Cathay Pacific has been expanding their route map nicely these days, and has proceeded to make nice additions to their route map. In the past month Cathay Pacific has announced that they would start direct flights to Brussels, Copenhagen and Dublin, and decided to cut flights to Dusseldorf from their system. All of these routes are commitments that Cathay Pacific plans to operate on a few-times weekly basis.
Cathay Pacific’s next announcement is slightly different, however. Cathay Dragon has announced that they will operate a one-time flight from Hong Kong to Guam, departing Hong Kong on November 19, 2017 and departing Guam on November 23, 2017.
Cathay Dragon Airbus A330-300 Hong Kong Airport
On one hand that’s very exciting news, as I’d never envisioned that Cathay Dragon would expand into U.S. territory. 😉
All kidding aside, I’m presuming that this route is being operated due to increased demand on these specific days between Hong Kong and Guam. The route is currently only being operated by a United 737. Furthermore, Hong Kong Express canceled their route sometime last year, and announced a delay for the Hong Kong to Nagoya to Guam route that they plan to operate. I couldn’t find anything regarding an event happening in the area this November, so I don’t have a direct explanation for the route.
The route will be operated by an A320, under the following schedule:
19/11 Cathay Dragon 8120 Hong Kong to Guam dep 16:05 arr 23:35
23/11 Cathay Dragon 8121 Guam to Hong Kong dep 12:35 arr 15:50
Cathay Dragon Airbus A320 Hong Kong Airport
The A320 is Cathay Dragon’s lowest capacity plane, so I’m really interested to know why they’re operating the route at all. Currently guesses are that a large group has chartered the plane, and Cathay Dragon wants to sell off the remaining seats (this is further supported by the fact that calling Cathay Pacific is the only way you can ticket yourself on this route).
For a five hour flight, Cathay Dragon’s A320 doesn’t have the most inspiring hard product. These planes feature their regional business class product, except they don’t even feature personal TVs in business class. I believe that Cathay Dragon hands out tablets to business class passengers on their A320s, though that can be an inconvenience for both crew and passengers (and I’m not sure how much weight that would save), so I’m not sure why they didn’t install PTVs to start with.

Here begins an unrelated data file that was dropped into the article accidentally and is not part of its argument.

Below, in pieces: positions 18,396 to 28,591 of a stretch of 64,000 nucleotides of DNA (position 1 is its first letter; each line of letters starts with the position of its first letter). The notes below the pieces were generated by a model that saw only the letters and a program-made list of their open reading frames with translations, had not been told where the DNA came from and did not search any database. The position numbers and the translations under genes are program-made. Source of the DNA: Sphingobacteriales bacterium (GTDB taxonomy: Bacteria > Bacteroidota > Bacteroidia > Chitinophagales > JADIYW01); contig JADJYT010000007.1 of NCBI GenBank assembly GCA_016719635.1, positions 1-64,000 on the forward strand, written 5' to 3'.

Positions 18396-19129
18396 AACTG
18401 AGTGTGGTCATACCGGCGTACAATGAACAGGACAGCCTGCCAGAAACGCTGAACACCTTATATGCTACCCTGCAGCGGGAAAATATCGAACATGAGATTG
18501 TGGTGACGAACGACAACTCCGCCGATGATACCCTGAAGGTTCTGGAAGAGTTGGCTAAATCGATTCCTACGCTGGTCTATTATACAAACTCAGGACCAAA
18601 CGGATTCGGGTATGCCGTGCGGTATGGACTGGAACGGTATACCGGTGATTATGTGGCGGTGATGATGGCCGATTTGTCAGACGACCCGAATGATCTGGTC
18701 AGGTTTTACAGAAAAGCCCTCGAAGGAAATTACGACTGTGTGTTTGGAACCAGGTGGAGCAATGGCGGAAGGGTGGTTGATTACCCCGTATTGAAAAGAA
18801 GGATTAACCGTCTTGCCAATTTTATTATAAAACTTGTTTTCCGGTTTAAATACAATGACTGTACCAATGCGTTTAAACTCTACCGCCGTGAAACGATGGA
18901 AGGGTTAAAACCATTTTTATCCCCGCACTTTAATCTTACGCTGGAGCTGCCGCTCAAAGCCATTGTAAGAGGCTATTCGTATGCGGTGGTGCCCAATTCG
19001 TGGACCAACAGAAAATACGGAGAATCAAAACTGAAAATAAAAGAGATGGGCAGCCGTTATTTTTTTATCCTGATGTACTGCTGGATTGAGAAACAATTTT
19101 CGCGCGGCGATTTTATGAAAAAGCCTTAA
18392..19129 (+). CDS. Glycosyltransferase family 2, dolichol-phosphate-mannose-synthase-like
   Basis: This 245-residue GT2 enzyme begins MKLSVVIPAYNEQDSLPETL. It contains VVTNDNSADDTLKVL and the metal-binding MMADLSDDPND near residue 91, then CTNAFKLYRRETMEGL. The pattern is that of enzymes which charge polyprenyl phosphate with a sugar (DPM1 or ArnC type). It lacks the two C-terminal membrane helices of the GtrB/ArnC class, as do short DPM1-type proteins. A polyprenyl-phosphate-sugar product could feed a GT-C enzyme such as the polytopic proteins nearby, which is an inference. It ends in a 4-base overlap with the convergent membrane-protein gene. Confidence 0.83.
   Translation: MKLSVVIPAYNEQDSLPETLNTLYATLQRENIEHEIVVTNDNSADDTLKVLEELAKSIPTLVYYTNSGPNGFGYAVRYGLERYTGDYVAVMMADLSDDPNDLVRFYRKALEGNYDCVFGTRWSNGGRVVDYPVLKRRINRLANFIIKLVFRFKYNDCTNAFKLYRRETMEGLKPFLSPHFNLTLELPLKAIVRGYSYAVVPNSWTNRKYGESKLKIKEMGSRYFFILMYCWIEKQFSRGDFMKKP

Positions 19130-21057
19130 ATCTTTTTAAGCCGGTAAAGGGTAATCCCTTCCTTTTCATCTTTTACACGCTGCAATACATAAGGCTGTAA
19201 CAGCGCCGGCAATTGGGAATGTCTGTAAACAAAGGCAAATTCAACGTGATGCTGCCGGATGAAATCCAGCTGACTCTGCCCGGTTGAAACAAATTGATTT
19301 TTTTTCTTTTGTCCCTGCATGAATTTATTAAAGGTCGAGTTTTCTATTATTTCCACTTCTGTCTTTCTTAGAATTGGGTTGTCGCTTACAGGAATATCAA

Cathay Dragon Airbus A320 Business Class
Economy class doesn’t feature PTVs either, so this isn’t the best product in which you can spend a five-hour flight. In comparison, United’s 737s feature PTVs and more seat pitch.
Cathay Dragon Airbus A320 Economy Class
Currently the only way to book is to call Cathay Pacific and book through there. I also can’t pull up the seatmaps on ExpertFlyer, for what it’s worth. However, Cathay Dragon suggests on their website that prices can be found from HK$4120, and ashsong on FlyerTalk has also shared some package economy companion fares for four-night stays.
Cathay Dragon Airbus A320 Economy Class
Prices are quoted as:
- An Outrigger Guam Resort Ocean Deluxe Room can be purchased for HK$9,197, for four nights, including roundtrip economy tickets for two
- Breakfast for two inclusive will come at HK$10,616
- The Hyatt Regency Guam Guest Room with Ocean View goes for HK$10,048 including two roundtrip economy tickets
- Breakfast for two inclusive will come at HK$11,821
- The Dusit Thani Guam Resort Deluxe Ocean Front rooms go for HK$11,041 including two roundtrip economy tickets
- Breakfast for two inclusive will come at HK$13,727
- You can upgrade to a Premium Ocean Front room for HK$12,247 (room only) or HK$14,233 (with breakfast)
Stay at the Dusit Thani Guam Resort at a package rate from HK$11,041
I’m interested to find out the reason Cathay Dragon is operating this route, as it’s not everyday that they announce a one-off route to a destination they’ve never operated to before. Last time this happened (Cathay Pacific to the Maldives) the route ended up launching, so Cathay Dragon may very well be testing the market waters and seeing if this route is viable. If the Hong Kong to Guam route does launch, I sure hope they consider switching to an A321, at least, which features a much better economy class product, as well as PTVs in business class.